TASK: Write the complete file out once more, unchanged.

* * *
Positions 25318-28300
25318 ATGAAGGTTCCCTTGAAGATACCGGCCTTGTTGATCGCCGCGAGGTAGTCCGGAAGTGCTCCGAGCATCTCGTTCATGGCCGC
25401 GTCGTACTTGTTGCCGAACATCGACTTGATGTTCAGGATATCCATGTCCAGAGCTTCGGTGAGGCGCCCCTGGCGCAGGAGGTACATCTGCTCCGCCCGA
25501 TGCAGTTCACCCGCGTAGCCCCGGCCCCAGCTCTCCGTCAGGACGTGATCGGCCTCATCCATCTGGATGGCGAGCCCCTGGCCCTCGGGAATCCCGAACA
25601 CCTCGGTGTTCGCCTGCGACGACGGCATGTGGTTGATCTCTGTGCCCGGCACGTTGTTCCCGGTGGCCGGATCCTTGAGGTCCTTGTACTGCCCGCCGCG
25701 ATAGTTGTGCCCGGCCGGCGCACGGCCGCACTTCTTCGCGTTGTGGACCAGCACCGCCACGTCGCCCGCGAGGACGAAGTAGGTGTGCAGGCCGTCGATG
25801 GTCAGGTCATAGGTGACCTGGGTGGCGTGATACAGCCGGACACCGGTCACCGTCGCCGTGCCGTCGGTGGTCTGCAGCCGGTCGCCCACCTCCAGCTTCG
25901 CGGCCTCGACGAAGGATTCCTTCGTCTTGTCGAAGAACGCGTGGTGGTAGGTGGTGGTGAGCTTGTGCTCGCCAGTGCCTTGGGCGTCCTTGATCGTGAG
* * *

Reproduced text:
Positions 25318-28300
25318 ATGAAGGTTCCCTTGAAGATACCGGCCTTGTTGATCGCCGCGAGGTAGTCCGGAAGTGCTCCGAGCATCTCGTTCATGGCCGC
25401 GTCGTACTTGTTGCCGAACATCGACTTGATGTTCAGGATATCCATGTCCAGAGCTTCGGTGAGGCGCCCCTGGCGCAGGAGGTACATCTGCTCCGCCCGA
25501 TGCAGTTCACCCGCGTAGCCCCGGCCCCAGCTCTCCGTCAGGACGTGATCGGCCTCATCCATCTGGATGGCGAGCCCCTGGCCCTCGGGAATCCCGAACA
25601 CCTCGGTGTTCGCCTGCGACGACGGCATGTGGTTGATCTCTGTGCCCGGCACGTTGTTCCCGGTGGCCGGATCCTTGAGGTCCTTGTACTGCCCGCCGCG
25701 ATAGTTGTGCCCGGCCGGCGCACGGCCGCACTTCTTCGCGTTGTGGACCAGCACCGCCACGTCGCCCGCGAGGACGAAGTAGGTGTGCAGGCCGTCGATG
25801 GTCAGGTCATAGGTGACCTGGGTGGCGTGATACAGCCGGACACCGGTCACCGTCGCCGTGCCGTCGGTGGTCTGCAGCCGGTCGCCCACCTCCAGCTTCG
25901 CGGCCTCGACGAAGGATTCCTTCGTCTTGTCGAAGAACGCGTGGTGGTAGGTGGTGGTGAGCTTGTGCTCGCCAGTGCCTTGGGCGTCCTTGATCGTGAG